‘Keeping that hunger’: Raheem Sterling on criticism, racism and his future

·4 min read
<span>Photograph: Tom Jenkins/The Guardian</span>
Photograph: Tom Jenkins/The Guardian

For a key to the glittering career of Raheem Sterling, which features three Premier League titles, four League Cups, the FA Cup and being voted into Uefa’s Euro 2020 team of the tournament, listen to what the Manchester City and England forward said on Thursday.

“To give me an edge, if there is a big game coming up, probably a little bit of criticism then try and spin it,” he said. “It’s one of my best traits – I mean [having] a challenge. Not necessarily something negative said but maybe somebody saying: ‘He’s not scored in a few games now,’ and I’ve got one coming up. Something like that.”

Related: Raheem Sterling admits considering move abroad from Manchester City

At City, where Pep Guardiola has demoted him to a squad player, and for England, when he went three years and 27 matches without scoring, this steel core has been evident. The England drought ended with two goals against Spain in a 3-2 win in 2018 and he went on to score another eight times in his next nine appearances. Yet entering the European Championship Sterling had lost his first-choice status at City. His response was to score the winners against Croatia and the Czech Republic and the opener in a 2-0 victory over Germany, ending as England’s standout performer.

Sterling, though, retains focus whether the opponent is of high or lower quality. He told the FT Business of Sport US Summit on Thursday: “You might have a Champions League game midweek against one of the biggest teams in Europe and then at the weekend you might have to travel to one of the teams in the relegation zone. It’s having that same will and desire … To win and want to win.

“In terms of mindset nothing changes. I know how I want to affect both games, whether it has [Lionel] Messi or whoever it is. Preparation, how are you sleeping and just trying to get all of the extra 1% that you can to be ready.”

Sterling’s self-possession is present in the leadership he shows regarding the racism directed at him, fellow footballers and those in wider society. After Jadon Sancho, Marcus Rashford and Bukayo Saka missed in England’s Euro 2020 penalty shootout final defeat, all suffered abuse.

Asked about this Sterling offers an eloquent response. “You come to work to do your utmost best, to try and win a football match and to step up and be counted, to take a penalty for your country. I don’t think a lot of people would understand the pressure.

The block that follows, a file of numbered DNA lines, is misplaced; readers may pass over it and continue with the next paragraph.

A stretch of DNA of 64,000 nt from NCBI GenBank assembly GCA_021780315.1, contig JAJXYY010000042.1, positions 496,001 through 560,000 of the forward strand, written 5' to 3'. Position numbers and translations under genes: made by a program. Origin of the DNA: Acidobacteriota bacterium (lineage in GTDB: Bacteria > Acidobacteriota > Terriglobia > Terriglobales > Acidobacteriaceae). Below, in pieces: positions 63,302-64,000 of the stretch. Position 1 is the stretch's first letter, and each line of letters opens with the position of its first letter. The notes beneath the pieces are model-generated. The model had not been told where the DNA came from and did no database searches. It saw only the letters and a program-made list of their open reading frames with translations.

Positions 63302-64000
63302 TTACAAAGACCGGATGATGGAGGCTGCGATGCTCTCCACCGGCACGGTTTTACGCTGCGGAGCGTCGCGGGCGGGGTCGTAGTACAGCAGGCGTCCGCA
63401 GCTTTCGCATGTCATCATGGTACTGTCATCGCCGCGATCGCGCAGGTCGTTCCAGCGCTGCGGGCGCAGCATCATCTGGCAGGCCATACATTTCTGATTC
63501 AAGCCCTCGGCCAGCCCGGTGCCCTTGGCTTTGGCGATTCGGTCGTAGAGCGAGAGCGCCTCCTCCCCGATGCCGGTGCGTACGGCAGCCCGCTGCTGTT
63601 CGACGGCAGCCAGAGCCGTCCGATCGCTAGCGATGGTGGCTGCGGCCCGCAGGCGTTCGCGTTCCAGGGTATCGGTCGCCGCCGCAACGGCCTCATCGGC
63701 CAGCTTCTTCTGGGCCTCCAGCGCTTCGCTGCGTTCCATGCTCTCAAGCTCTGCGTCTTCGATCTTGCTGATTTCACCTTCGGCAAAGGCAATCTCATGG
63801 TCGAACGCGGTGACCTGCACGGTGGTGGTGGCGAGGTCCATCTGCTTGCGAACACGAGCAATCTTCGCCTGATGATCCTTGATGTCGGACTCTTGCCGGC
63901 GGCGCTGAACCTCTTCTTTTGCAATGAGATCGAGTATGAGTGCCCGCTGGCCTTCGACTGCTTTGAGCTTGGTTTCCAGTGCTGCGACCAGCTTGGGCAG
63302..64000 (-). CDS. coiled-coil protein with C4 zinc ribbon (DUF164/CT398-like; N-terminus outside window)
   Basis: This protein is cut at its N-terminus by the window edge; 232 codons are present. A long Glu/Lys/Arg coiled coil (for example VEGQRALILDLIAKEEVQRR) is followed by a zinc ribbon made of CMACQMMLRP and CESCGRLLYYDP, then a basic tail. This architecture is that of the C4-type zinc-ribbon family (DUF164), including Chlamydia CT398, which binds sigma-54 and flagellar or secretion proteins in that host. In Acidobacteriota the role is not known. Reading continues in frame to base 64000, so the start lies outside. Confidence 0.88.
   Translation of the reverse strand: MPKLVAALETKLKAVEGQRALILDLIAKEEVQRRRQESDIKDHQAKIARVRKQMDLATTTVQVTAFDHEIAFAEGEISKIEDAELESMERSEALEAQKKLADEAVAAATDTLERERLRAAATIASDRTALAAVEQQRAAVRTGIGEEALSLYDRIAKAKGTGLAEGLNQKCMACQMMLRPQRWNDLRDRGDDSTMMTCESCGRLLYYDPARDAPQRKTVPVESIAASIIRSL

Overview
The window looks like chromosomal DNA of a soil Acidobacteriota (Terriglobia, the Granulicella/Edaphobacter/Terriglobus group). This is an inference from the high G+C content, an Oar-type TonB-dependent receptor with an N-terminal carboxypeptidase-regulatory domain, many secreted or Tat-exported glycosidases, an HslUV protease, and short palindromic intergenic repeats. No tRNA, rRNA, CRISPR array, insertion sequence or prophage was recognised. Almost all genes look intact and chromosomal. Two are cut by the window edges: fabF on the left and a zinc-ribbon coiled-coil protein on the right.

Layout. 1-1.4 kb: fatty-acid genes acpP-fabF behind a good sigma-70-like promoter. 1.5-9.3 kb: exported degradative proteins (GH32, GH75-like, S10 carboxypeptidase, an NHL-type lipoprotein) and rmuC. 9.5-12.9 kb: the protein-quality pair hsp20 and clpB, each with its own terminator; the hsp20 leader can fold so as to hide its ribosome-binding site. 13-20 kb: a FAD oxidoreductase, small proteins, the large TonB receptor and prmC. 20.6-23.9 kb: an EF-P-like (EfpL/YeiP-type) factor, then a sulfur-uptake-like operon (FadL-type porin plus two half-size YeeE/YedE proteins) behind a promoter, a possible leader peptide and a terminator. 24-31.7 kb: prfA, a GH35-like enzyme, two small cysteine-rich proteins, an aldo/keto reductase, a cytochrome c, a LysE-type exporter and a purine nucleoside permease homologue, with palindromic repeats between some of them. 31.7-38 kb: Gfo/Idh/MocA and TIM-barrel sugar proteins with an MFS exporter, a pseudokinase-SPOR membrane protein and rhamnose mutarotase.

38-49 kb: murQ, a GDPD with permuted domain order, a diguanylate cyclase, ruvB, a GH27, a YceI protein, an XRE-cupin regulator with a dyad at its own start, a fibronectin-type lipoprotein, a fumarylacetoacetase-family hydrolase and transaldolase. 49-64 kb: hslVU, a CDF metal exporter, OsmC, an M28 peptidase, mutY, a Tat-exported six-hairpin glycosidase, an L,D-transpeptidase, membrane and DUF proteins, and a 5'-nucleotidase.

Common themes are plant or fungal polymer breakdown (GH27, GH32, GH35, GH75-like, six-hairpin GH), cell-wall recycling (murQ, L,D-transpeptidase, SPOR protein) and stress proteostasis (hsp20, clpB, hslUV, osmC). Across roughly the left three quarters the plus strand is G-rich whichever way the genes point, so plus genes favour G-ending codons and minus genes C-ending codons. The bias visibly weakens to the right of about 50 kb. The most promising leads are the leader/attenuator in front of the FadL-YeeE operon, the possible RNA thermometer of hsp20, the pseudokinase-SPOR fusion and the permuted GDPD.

“I do genuinely believe the boys were confident. No one likes to miss a penalty, but at the same time to have that confidence and belief in yourself knowing millions of people are watching you and then to be racially abused after trying your utmost best for your country, it’s disappointing.

“At the same time, my absolute concern was the wellbeing of my teammates. It’s a situation that builds character as well. These things happen in life and on the football field and I believe that eventually it will make us tougher, but again it’s something we are still talking about, it’s still happening.”

Sterling’s take is perceptive when asked for his thoughts on the comments his England colleague Tyrone Mings made about the home secretary, Priti Patel, after the final. “As you will probably have noticed I’ve taken a bit of a step back from talking about it [racism],” he said. “I’m trying to take more action within the limits that I can do, of how I can help.

“We can ask for help once, ask for help twice – I shouldn’t even say help: it should be a case that we see a situation happening and that should not be allowed to happen.

“If it were comments in regards to something else I think it would be taken a lot more seriously. I don’t think when racist abuse is mentioned it’s taken as seriously as maybe some other topics.”

Sterling is still only 26 and while he is open to a move away from City – maybe abroad – for more game time, retirement is already being planned for. “It’s something I do think about quite a bit,” he says. “I don’t want to play football, earn money and then just go with the wind and be in Jamaica somewhere. I want to say: ‘That’s something I’ve done and now it’s helping individuals to get out of situations I faced when I was younger.’”

He is launching a foundation to help underprivileged youngsters “chase their goals”. His own goal? “Trying to get better numbers than I did last season. Keeping that hunger. Keeping that in your stomach. That’s the only way you can get better.”

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